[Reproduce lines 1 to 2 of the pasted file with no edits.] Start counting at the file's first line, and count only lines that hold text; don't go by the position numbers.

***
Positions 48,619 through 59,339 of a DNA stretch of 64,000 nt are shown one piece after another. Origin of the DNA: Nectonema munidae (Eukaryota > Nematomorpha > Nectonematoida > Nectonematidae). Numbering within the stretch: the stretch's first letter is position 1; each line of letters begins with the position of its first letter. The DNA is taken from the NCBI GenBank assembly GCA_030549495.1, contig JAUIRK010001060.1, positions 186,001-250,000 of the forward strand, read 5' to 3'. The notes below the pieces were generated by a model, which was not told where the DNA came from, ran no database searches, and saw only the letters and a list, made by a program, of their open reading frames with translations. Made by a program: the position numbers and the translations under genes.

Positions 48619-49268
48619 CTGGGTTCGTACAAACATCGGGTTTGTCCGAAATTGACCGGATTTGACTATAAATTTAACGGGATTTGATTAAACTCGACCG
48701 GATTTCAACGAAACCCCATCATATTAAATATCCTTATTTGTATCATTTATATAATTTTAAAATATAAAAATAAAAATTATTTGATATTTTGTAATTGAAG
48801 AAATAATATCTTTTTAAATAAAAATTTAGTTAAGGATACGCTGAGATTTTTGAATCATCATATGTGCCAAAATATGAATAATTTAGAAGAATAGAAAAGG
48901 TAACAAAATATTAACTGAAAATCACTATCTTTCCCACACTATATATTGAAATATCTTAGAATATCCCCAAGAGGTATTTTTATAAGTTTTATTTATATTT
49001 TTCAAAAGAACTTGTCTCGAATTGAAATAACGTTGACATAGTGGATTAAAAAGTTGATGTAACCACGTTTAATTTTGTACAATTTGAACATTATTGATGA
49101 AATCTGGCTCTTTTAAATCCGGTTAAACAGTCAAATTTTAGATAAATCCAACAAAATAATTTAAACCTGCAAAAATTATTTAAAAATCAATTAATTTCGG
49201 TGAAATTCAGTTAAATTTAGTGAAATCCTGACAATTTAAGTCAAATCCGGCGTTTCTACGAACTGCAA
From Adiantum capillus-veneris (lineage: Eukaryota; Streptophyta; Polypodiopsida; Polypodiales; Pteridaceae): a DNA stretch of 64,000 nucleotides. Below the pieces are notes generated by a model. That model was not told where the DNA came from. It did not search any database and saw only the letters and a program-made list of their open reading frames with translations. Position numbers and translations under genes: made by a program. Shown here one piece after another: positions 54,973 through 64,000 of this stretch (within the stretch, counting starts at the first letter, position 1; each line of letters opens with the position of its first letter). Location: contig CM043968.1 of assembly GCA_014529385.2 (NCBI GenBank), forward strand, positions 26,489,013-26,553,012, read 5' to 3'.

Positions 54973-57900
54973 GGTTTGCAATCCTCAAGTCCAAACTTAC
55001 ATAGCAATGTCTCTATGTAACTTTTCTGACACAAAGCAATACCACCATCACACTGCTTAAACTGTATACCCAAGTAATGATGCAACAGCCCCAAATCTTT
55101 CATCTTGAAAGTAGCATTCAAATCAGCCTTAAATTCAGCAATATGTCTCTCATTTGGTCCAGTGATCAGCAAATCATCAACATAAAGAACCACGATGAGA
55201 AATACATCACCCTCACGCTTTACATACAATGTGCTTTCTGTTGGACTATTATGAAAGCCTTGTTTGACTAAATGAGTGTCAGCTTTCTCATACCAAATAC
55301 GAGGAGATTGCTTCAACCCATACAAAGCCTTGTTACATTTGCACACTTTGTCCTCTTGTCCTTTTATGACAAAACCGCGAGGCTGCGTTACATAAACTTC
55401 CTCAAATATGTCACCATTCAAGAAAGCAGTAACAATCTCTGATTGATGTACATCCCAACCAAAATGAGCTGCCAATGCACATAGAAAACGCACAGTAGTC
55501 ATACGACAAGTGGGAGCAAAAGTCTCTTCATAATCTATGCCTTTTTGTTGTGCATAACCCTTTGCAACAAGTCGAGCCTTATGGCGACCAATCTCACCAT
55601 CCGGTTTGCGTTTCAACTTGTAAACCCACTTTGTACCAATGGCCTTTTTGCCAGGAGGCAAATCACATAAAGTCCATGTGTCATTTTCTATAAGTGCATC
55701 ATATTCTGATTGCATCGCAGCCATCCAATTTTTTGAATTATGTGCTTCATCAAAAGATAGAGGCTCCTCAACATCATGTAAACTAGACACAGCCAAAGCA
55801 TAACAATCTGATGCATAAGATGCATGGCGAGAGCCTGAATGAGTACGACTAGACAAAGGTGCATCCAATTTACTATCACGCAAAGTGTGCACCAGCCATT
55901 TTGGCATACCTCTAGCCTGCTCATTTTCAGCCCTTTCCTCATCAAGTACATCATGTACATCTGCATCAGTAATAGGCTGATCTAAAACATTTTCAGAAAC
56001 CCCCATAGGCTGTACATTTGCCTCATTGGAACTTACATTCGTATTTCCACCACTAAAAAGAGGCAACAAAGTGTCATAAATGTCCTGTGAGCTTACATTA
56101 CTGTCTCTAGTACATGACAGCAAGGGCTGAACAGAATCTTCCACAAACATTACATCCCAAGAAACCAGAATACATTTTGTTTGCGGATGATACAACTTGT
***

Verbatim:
Positions 48,619 through 59,339 of a DNA stretch of 64,000 nt are shown one piece after another. Origin of the DNA: Nectonema munidae (Eukaryota > Nematomorpha > Nectonematoida > Nectonematidae). Numbering within the stretch: the stretch's first letter is position 1; each line of letters begins with the position of its first letter. The DNA is taken from the NCBI GenBank assembly GCA_030549495.1, contig JAUIRK010001060.1, positions 186,001-250,000 of the forward strand, read 5' to 3'. The notes below the pieces were generated by a model, which was not told where the DNA came from, ran no database searches, and saw only the letters and a list, made by a program, of their open reading frames with translations. Made by a program: the position numbers and the translations under genes.

Positions 48619-49268